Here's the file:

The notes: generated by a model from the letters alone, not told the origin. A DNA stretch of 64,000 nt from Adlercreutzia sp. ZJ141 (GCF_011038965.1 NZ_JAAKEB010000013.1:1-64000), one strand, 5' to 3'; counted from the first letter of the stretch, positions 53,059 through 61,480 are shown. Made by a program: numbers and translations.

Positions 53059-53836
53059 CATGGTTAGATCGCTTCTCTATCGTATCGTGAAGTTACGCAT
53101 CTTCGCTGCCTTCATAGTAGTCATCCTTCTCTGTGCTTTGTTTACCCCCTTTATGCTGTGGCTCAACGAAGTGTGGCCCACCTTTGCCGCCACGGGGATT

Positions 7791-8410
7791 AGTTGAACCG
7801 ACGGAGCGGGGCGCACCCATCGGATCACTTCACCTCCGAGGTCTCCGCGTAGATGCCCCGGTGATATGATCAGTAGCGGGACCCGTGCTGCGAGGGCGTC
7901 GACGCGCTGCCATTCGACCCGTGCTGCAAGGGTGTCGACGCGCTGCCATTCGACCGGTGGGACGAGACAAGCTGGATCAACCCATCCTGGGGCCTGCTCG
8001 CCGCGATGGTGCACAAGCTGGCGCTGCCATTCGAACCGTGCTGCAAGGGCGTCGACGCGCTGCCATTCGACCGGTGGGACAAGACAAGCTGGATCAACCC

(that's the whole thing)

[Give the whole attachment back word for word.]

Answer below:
The notes: generated by a model from the letters alone, not told the origin. A DNA stretch of 64,000 nt from Adlercreutzia sp. ZJ141 (GCF_011038965.1 NZ_JAAKEB010000013.1:1-64000), one strand, 5' to 3'; counted from the first letter of the stretch, positions 53,059 through 61,480 are shown. Made by a program: numbers and translations.

Positions 53059-53836
53059 CATGGTTAGATCGCTTCTCTATCGTATCGTGAAGTTACGCAT
53101 CTTCGCTGCCTTCATAGTAGTCATCCTTCTCTGTGCTTTGTTTACCCCCTTTATGCTGTGGCTCAACGAAGTGTGGCCCACCTTTGCCGCCACGGGGATT

Positions 7791-8410
7791 AGTTGAACCG
7801 ACGGAGCGGGGCGCACCCATCGGATCACTTCACCTCCGAGGTCTCCGCGTAGATGCCCCGGTGATATGATCAGTAGCGGGACCCGTGCTGCGAGGGCGTC
7901 GACGCGCTGCCATTCGACCCGTGCTGCAAGGGTGTCGACGCGCTGCCATTCGACCGGTGGGACGAGACAAGCTGGATCAACCCATCCTGGGGCCTGCTCG
8001 CCGCGATGGTGCACAAGCTGGCGCTGCCATTCGAACCGTGCTGCAAGGGCGTCGACGCGCTGCCATTCGACCGGTGGGACAAGACAAGCTGGATCAACCC